Covidiocy and coronation, coined by the National Institutes of Health (NIH) and by the Royal League of Nations (RLN), respectively, have shared the title for words of the year for 2020. Scientists at NIH were surprised that a medical diagnosis would become the word by which 2020 would be remembered. Fellows at RLN were also astonished that coronation would be chosen for the prestigious award. The distinguished selection panel opined that covidiocy finally explained what millions of people had been suffering from, and what even more millions could not understand. NIH defined covidiocy as a state of idiocy associated with the Covid-19 virus. This condition manifests itself in different groups of people: Those who don’t know they need to wear masks: These are people who have recently landed on Planet Earth and walk around my neighborhood in Miami. Those who oppose to wear masks: These include members of Congress and the White House who claim that wearing masks is tantamount to the destruction of their masculinity and personal liberties. They claim that it is not cool for greeting dictators. Some members of congress have even asserted that wearing masks causes Covid-19. Those who pretend to wear masks: Ambivalent types who […]
Falling in the polls, and facing accusations of incompetence, the President recently announced that all current and future federal employees, including those working in the White House, would have to pass a test to qualify for their position. The announcement sent existing employees scrambling to register for online courses hastily mounted by The College Board. In- person tutoring in the DC area is also available. Thousands of employees have already requested special accommodations for taking the test, citing a variety of reasons, from learning disabilities to testicular evaporation under stress. The announcement came amidst revelations that the President had taken the test himself and decided that everyone working for the federal government should be at least as intelligent as he is. Paralleling existing cognitive tests, the assessment will consist of verbal, non-verbal, and quantitative components. The verbal component consists of remembering, in order, the following words: person, woman, man, camera, TV. The non-verbal requirement consists of identifying an elephant among three animals. The quantitative portion, by far the most challenging one, consists of counting backwards by seven from one hundred. Performance on the test will have far reaching implications for the federal bureaucracy. As soon as the announcement was made […]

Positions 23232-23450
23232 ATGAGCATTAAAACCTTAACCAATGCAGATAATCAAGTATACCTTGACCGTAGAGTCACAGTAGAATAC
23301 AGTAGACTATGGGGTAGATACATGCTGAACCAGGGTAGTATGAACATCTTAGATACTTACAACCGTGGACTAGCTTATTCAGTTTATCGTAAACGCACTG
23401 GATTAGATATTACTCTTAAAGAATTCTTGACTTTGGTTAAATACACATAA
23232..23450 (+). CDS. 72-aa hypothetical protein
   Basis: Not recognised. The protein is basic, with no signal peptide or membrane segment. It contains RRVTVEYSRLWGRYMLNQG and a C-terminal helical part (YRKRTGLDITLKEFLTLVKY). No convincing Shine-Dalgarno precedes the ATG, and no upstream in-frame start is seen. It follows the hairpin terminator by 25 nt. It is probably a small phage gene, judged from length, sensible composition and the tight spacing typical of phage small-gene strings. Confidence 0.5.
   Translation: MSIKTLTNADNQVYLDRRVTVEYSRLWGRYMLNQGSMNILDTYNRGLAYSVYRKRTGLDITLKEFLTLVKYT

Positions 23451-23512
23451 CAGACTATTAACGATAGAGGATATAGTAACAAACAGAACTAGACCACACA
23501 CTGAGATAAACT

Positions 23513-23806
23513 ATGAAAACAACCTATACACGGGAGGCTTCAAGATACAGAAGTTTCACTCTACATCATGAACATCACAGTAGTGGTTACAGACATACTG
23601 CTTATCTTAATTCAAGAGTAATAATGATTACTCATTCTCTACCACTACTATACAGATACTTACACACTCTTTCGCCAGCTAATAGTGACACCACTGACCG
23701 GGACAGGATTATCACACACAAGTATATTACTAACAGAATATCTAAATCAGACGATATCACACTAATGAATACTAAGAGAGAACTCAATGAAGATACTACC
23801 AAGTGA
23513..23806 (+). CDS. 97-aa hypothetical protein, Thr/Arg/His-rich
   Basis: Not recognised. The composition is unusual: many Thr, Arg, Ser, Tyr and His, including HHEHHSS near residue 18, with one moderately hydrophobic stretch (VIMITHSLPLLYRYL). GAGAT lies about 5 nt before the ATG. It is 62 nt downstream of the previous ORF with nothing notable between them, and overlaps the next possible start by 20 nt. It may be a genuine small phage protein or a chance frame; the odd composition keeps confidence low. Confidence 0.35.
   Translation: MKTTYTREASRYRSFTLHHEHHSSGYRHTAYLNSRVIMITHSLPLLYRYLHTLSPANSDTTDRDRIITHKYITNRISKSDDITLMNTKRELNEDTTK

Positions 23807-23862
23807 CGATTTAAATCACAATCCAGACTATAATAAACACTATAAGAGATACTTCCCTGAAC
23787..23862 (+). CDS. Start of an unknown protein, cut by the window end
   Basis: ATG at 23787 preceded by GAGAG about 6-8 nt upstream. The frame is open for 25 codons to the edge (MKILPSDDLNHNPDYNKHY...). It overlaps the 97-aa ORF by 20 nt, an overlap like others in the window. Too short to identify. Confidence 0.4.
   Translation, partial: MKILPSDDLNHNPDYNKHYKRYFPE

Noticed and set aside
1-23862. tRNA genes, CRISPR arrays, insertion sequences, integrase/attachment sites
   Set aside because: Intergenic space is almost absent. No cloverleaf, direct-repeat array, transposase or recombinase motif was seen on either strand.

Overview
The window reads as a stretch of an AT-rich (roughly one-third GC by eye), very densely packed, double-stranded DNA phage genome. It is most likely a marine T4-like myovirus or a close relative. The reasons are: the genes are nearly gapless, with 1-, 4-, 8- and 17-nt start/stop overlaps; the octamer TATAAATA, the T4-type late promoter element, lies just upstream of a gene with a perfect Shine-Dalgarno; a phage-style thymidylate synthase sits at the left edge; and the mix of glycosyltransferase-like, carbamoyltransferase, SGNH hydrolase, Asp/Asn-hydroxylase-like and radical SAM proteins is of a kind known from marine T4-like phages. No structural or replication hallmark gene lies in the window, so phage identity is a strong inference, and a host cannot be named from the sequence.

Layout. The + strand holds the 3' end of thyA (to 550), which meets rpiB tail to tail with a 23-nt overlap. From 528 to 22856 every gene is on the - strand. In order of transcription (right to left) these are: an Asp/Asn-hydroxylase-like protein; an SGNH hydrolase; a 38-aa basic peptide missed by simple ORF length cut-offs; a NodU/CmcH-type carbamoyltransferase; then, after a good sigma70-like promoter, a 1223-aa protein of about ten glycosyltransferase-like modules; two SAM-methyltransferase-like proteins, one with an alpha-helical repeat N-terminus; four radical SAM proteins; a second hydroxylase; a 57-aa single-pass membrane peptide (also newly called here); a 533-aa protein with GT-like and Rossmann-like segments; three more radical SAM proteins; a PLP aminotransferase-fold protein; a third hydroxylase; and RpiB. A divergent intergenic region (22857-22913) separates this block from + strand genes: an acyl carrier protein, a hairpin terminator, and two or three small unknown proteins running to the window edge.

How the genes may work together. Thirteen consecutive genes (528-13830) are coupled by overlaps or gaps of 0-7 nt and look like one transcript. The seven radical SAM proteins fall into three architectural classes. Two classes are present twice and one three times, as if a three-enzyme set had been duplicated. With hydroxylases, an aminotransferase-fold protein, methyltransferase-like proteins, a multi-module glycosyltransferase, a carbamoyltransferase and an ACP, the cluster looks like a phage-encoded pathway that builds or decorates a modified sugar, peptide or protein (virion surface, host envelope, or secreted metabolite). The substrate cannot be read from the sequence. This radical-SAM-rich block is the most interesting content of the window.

First: On all other nights, we eat leavened foods and matzoh. Why, on this night, only matzoh? Because there is a shortage of toilet paper, and matzoh will give you such constipation that you will not need toilet paper for a month. Second: On all other nights, we don’t dip even once. Why, on this night, do we dip twice? Because Doctor Fauci said that we must dip everything twice, including our food, feet, and hands, in Clorox, for 20 seconds, before we eat, drink, or touch our face. Third: On all other nights, we eat all vegetables. Why, on this night, bitter herbs? Because Fox News believes they will cure corona. Fourth: On all other nights, we eat either sitting upright or reclining. Why, on this night, do we all recline? To remind us of the days when we had toilet paper. Isaac Prilleltensky is an award-winning academic and humor writer. His latest books, The Laughing Guide to Change, and The Laughing Guide to a Better Life, co-authored with Ora Prilleltensky, combine humor with science.
Veni, vidi, vici is a Latin phrase meaning “I came, I saw, I conquered.” The saying is attributed to Julius Caesar, who apparently used it in a letter to the Roman Senate around 47 BC after a swift and convincing victory against Pharnaces II of Pontus at the Battle of Zela. But you already knew that, so let me tell you something you don’t already know. While the world is rooting for Dr. Fauci and scientists around the world to beat COVID19, I’m waging my own war against the virus. I’m not going to let any corona disrupt my life. While everyone was scrambling to buy toilet paper, I was on Amazon searching for a do-it-yourself apparatus for cutting my own hair. Toilet paper I could recycle, I thought, but there was no way I would set foot in a salon. I knew we were entering not only the corona age, but also the zoom age, and my pre-corona-self needed to look clean and tidy for the onslaught of online meetings at work. A quick trip to YouTube showed me how to cut my own hair using a razor. As usual, Amazon offered seventy two thousand different types of […]